There was a lot of talk entering the Bruins’ first-round matchup with the Toronto Maple Leafs about the Phil Kessel trade that played a huge role in molding the future of both franchises. Rightfully so, as how the deal has impacted the parties involved makes for fascinating stuff and fun banter.
However, the deal that wasn’t mentioned as much might be the one that plays the biggest role in the series. It certainly did in Game 3.
That deal was the one that brought Tuukka Rask to Boston in 2006 in exchange for Andrew Raycroft. While Raycroft didn’t do much of anything after leaving Boston, Rask has evolved into the Bruins’ No. 1 goaltender. On Monday night in Toronto, Rask turned in his finest performance as an NHL netminder.
The Finnish goalie made 46 saves in a 5-2 Bruins win, a pivotal Game 3 in front of a rabid Toronto crowd that gave the Bruins the 2-1 series lead. Rask was good from the get-go, making save after save, and he turned his game on in a big way in the third period. Rask stopped 18 of the 19 shots he saw in the final period, and that made the difference as he and the Bruins held off a furious push from a fired-up Toronto team.
“He was good, he was solid,” Claude Julien said. “You need good goaltending in the playoffs. They came out in the third, a desperate team down 4-1, and we knew they were going to throw everything at us. We needed good goaltending and we tried to minimize the scoring chances and be patient.”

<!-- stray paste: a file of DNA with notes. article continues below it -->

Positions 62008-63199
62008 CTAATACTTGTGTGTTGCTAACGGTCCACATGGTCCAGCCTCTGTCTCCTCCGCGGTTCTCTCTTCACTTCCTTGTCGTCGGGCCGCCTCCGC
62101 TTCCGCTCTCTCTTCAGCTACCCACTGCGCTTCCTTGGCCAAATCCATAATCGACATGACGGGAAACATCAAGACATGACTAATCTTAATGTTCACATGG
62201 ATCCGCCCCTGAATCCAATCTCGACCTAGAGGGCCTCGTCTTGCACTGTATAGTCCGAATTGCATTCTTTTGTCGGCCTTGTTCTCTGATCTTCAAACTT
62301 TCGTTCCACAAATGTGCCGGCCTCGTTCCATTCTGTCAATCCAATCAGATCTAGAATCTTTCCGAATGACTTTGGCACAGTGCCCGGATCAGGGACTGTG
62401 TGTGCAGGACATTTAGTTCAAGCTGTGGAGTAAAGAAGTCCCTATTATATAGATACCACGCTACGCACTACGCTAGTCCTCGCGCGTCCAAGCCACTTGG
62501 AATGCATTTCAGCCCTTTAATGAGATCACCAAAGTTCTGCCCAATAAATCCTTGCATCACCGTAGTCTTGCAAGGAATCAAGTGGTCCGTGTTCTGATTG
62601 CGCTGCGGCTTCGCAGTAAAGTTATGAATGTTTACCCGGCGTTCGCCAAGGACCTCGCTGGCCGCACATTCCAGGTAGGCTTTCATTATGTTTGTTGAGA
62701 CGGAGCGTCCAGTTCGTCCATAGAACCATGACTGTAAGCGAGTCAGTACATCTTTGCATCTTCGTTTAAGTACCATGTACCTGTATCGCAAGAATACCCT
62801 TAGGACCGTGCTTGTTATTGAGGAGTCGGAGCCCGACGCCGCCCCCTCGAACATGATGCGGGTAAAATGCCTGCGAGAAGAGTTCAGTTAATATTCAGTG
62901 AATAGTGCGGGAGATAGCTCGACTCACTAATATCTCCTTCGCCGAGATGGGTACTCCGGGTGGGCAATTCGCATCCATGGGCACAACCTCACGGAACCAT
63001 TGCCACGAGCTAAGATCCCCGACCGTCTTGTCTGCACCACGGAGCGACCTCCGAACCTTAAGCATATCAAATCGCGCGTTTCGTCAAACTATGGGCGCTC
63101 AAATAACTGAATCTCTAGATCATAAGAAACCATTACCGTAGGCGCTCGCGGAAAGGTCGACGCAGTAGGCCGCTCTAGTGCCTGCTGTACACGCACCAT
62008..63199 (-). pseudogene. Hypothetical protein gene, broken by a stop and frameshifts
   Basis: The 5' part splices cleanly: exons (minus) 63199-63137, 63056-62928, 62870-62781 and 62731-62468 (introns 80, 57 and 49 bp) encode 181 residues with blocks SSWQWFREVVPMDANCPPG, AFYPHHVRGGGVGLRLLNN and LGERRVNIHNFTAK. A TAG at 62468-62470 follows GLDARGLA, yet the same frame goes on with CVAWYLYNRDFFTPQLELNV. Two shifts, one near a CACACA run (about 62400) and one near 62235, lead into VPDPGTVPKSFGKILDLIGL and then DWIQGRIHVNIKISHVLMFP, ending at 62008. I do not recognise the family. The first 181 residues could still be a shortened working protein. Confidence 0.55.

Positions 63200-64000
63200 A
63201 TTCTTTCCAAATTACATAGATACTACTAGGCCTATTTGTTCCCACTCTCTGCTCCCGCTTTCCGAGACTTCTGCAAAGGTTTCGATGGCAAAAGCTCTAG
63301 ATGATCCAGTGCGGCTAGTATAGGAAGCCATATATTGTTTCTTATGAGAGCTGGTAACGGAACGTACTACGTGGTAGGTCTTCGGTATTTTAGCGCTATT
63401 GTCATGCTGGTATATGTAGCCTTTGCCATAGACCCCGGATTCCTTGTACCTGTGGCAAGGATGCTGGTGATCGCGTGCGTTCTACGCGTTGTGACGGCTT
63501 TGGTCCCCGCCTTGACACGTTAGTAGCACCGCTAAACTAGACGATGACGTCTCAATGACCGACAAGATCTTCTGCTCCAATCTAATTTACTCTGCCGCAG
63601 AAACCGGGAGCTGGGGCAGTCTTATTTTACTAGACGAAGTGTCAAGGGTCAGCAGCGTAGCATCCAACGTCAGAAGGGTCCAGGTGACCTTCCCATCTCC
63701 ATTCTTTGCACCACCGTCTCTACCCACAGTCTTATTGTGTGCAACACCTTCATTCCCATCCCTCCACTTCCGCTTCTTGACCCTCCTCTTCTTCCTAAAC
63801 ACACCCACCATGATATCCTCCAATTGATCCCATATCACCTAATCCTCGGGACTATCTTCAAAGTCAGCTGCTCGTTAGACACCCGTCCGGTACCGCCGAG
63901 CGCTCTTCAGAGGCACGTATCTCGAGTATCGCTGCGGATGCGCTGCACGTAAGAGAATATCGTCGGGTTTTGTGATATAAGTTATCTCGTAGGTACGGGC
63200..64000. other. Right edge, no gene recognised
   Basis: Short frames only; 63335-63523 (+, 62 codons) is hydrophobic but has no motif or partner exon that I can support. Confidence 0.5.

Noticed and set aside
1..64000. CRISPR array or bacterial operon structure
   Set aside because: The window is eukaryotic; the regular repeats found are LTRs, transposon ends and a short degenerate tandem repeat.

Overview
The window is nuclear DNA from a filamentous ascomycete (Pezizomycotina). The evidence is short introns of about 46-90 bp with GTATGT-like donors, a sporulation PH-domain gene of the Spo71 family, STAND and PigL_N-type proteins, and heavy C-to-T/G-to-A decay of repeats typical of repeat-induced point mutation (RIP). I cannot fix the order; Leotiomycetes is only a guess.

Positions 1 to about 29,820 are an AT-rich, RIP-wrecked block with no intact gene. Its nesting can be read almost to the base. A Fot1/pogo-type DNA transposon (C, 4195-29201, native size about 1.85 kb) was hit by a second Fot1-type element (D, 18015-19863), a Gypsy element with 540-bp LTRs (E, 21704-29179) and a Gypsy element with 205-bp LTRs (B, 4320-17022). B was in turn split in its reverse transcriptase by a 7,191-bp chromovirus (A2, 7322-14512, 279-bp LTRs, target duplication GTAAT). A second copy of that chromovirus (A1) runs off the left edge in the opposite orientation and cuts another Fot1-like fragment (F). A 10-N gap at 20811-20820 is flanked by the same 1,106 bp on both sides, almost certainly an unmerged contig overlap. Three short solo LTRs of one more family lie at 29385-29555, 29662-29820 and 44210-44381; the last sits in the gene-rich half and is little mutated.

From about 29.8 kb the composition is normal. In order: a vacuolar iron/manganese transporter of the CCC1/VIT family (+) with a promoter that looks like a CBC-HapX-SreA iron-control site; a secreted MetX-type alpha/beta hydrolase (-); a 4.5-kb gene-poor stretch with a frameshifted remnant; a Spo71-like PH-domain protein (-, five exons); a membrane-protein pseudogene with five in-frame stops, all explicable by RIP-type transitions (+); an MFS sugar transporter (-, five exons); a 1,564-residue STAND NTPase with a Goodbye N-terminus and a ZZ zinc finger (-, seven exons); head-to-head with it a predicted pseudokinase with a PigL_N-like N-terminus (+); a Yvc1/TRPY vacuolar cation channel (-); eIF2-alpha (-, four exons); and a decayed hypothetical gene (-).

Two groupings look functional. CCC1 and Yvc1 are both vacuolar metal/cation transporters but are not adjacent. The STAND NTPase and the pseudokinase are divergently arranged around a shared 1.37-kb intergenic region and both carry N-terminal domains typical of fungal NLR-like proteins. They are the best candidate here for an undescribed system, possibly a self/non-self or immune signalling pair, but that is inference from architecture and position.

That desperation was felt immediately once the third period began. Kessel ended up scoring his second goal of the series just 47 seconds into the final frame, pulling the Leafs within two and sending the Air Canada Centre into a frenzy.
“That early goal, that power-play goal beginning of the third certainly gave them some life and there’s no, doubt they picked up their game from that point,” Julien said.
Fortunately for the Bruins, so did Rask. The Boston goaltender stopped everything he saw from that point on, including 12 saves in the final 10 minutes of the game.
Rask was also big in the first period when he stopped all 13 shots the Leafs fired at him. That was especially important given the crazy atmosphere inside the building where Leafs fans saw playoff hockey for the first time since 2004. Rask did all he could to take the crowd out of the game, and he was a big reason why Boston was able to weather the early storm and take a 1-0 lead to the room after the first period.
“It was great,” he said of the atmosphere. “Really loud right before the game, and I’ve always liked playing here. It’s a great rink and great fans, and I really loved [this game].”
The numbers certainly back up Rask’s affection for the ACC. He’s now 5-1-0 in his career in Toronto with a 1.38 goals against average and a .956 save percentage.
Much has been made about Rask’s potential playoff performance, the way he struggled in his only other playoff appearance back in 2010. He was between the pipes that spring when the Bruins saw a 3-0 lead in the series and a 3-0 lead in Game 7 against Philadelphia evaporate. However, Rask has shown no signs of any sort of carry-over effect. That past is clearly the past for Rask, and he’s been one of the Bruins’ best players over the last two or three weeks dating back to the end of the regular season.
Having a hot goaltender is arguably the biggest ingredient to a Stanley Cup run, and if Rask’s performance Monday is any indication, the Bruins may be poised for another deep Cup push.
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